Joan E Solsman
US lawmakers unveiled a wide-ranging antitrust agenda Friday, aiming to rein in the competitive power of giants like Amazon, Apple, Facebook and Google with five bipartisan bills that would represent the most meaningful refashioning of antitrust laws in decades. The bills, which are the culmination of more than a year-long investigation of digital competition, target what lawmakers call the “unregulated power” wielded by Big Tech.
The bills are aimed at the four tech titans, which collectively influence almost every aspect of online life, as well as the broader industry. If eventually passed into law, the bills would make it easier for the government to break up parts of dominant companies, prevent them from snuffing out competition through preemptive acquisitions and crimp their participation in different businesses with conflicts of interest.
Ivermectin, a common anti-parasite drug, has shown great efficacy in the fight against covid-19. For the first time, medical researchers have documented how ivermectin docks to the SARS-CoV-2 spike receptor-binding domain that is attached to the ACE2 receptor. In this way, ivermectin effectively inhibits viral attachment and replication, assisting a precise antiviral response that can target the SARS-CoV-2 spike protein at its most advantageous cleavage site. The researchers showed how ivermectin interferes with the attachment of the spike protein to the human cell membrane. Ivermectin is a simple medicine derived from the bacterium Streptomyces avermitilis. It weakens and kills parasites by interfering with their nervous system and muscle function. Ivermectin targets the glutamate-gated chloride channels in the parasite’s nerve and muscle cells, bolstering inhibitory effects in the parasite’s own neurotransmission. As the chloride ions permeate, the parasite’s cells are hyper-polarized…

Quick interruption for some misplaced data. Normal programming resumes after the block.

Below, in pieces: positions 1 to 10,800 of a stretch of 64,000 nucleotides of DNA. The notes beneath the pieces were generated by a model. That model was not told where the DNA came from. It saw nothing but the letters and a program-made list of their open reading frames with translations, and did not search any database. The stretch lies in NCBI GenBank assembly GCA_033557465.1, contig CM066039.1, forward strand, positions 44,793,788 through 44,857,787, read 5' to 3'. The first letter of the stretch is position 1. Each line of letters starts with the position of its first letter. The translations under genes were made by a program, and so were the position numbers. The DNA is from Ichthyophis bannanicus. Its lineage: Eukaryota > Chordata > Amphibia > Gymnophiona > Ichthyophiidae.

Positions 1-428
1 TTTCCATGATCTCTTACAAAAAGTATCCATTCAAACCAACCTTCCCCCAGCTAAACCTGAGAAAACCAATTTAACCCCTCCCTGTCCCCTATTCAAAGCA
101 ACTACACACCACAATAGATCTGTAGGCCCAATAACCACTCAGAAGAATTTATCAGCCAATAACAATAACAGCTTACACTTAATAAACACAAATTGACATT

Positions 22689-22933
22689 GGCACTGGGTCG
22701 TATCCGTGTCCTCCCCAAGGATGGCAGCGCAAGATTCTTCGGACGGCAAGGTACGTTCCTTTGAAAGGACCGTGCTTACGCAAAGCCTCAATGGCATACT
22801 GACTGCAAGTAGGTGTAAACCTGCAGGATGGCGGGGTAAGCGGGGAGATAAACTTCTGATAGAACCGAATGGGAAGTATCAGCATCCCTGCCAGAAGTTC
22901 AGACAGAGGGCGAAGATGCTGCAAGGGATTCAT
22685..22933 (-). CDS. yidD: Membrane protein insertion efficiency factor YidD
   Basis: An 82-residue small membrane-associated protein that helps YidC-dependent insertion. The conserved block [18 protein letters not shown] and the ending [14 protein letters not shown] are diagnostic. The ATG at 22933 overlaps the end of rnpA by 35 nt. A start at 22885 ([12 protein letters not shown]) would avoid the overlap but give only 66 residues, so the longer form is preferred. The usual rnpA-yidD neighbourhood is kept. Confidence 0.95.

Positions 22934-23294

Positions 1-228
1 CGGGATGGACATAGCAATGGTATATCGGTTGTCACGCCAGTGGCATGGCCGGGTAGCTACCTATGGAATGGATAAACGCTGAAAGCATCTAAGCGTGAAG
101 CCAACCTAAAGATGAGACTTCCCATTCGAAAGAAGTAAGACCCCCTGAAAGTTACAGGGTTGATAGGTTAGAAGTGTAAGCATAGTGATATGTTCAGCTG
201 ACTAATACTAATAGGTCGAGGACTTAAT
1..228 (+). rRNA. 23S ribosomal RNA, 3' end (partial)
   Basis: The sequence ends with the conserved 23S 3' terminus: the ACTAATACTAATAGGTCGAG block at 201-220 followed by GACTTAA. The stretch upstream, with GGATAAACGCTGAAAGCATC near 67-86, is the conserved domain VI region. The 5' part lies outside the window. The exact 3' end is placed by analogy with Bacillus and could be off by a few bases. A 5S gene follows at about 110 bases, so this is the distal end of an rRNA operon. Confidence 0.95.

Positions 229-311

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I know nothing. What does this mean? What do they know?